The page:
Tony Watkins explores how the 66 books of the Bible were put together, why they were included and not others, and how we can be confident that the Bible we have today is the 'word of God'.
Christians believe the Bible to be the ‘word of God’. It’s vital, then, that we can be confident that it contains the right books. When we talk about the books of the Bible, we often use the word ‘canon’ (from the Greek word for ’measuring stick’). The ‘canon of Scripture’ is the standard set of biblical books. When you pick up any of the common Bible translations, such as the New International Version, English Standard Version, or Christian Standard Bible, you find the same 66 books in them: 39 in the Old Testament (OT) and 27 in the New Testament (NT).
Yet some Bibles have a longer Old Testament. Roman Catholic Bible also include the ‘deuterocanonical’ (‘second canon’) books, and the Orthodox Church’s ‘longer canon’ adds a few more. We call this extra material the ‘Apocrypha’ (from a Greek word meaning ‘to hide away’). Evangelicals don’t accept these books as Scripture, though they are interesting and helpful. There are also other ancient Jewish texts, collectively known as the Pseudepigrapha (meaning ‘written under a false name’), which are not included in any Bible.
Why are there these differences? What about other ‘gospels’ and early letters that are not included in any Bibles? Who decided which books are in or out, and why? These questions go back a very long way, and there are many misunderstandings about the answers. Perhaps that is not surprising, as the process of clarifying the canon took centuries and was not straightforward.
The most important thing to grasp is the fundamental reason why these 66 books became the canon. It is not because the early Christians particularly liked these books. And it’s not because they were widely accepted, or because some church council decided to make them authoritative. Rather, it is because the early church recognised that these books had an inherent authority for how Christians live and what they believe. They believed that these books would have that same authority through all generations. The church understood them as Scripture—as the authoritative words of God, given through human authors (Zechariah 7:12; 1 Peter 1:10–12).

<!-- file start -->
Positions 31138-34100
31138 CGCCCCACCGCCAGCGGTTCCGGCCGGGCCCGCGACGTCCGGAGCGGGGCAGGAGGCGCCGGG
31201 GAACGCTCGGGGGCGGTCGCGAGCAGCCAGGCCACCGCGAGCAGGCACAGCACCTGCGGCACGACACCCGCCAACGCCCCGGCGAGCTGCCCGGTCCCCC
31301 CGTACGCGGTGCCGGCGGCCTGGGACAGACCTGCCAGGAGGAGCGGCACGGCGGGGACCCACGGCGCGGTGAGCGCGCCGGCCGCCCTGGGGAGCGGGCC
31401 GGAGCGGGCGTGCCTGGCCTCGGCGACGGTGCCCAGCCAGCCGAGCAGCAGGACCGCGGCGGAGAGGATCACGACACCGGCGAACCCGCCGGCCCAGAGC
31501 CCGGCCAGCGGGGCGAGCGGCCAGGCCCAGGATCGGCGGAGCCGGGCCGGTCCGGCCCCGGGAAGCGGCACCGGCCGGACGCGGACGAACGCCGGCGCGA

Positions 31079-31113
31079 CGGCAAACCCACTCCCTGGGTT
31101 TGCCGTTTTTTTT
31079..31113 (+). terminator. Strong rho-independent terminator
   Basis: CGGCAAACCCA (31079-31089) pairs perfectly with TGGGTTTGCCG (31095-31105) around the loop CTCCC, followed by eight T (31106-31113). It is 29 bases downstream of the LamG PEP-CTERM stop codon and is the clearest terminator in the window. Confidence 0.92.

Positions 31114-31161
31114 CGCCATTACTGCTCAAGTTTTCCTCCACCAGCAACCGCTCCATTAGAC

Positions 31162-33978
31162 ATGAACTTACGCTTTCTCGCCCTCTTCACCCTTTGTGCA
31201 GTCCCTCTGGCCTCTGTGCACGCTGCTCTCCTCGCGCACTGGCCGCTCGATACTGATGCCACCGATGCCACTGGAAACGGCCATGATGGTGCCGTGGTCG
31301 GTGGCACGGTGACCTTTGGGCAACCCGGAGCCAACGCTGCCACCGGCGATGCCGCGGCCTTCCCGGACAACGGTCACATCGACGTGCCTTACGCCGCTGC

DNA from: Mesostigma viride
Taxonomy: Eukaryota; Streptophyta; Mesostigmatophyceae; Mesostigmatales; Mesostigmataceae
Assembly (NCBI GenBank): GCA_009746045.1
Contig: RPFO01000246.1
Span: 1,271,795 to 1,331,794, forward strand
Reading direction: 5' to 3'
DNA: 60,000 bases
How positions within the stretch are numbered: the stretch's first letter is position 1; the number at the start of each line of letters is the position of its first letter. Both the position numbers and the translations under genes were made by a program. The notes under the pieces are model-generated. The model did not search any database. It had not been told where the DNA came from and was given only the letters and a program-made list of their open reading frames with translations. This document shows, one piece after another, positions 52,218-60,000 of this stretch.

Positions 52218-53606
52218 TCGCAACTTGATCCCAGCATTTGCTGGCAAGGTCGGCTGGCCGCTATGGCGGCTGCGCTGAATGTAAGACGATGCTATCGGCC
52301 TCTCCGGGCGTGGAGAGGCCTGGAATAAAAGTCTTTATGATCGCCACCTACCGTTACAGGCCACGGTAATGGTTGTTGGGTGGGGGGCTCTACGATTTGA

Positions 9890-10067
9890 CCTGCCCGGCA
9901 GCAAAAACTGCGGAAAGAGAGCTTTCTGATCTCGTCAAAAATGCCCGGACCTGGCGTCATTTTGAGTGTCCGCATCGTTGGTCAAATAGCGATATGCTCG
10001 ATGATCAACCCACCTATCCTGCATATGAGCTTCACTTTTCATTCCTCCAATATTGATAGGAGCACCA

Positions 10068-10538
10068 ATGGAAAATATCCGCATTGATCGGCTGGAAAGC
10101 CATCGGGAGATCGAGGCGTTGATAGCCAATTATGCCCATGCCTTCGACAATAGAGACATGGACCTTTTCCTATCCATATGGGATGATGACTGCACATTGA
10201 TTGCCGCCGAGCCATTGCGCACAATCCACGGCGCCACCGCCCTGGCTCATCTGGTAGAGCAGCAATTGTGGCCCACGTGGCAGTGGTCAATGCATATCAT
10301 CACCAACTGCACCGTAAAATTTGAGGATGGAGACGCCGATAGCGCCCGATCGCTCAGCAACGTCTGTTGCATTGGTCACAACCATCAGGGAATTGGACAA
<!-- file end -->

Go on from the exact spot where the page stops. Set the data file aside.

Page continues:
The Old Testament canon
At the time of Jesus and the apostles, the question of what constitutes ‘the Scriptures’ was basically settled. What Christians call the Old or First Testament contains the same material as the Hebrew Bible – the Scriptures of Jesus’s day. The Hebrew Bible contains 24 books (scrolls, really, since books or codices did not appear until the second half of the first century). The Christian OT divides several of these up, giving us a total of 39 books.
The Hebrew Bible comprises three parts and has a different order for many of the books. Part one is the Torah (often, but unhelpfully, called ‘the Law’), containing Genesis to Deuteronomy. These five books were understood to be Scripture right from the start. Part two is the Nevi’im or Prophets. This contains Joshua to Kings, and Isaiah, Jeremiah, Ezekiel, and the Twelve (a single scroll of what we call the ‘minor prophets’). The final part is the Ketuvim or Writings, consisting of a mix of poetic books, wisdom, and history. The initials of these three parts give a common name for the Hebrew Bible: the TaNaK. It seems that this Hebrew canon was well established by the second century BC, though with some debate about the Writings continuing into the first century AD. Notice how Jesus refers to the Scriptures as ‘the Law and the Prophets’ (e.g. Matthew 5:17) or ‘the Law of Moses, the Prophets and the Psalms’ (Luke 24:44).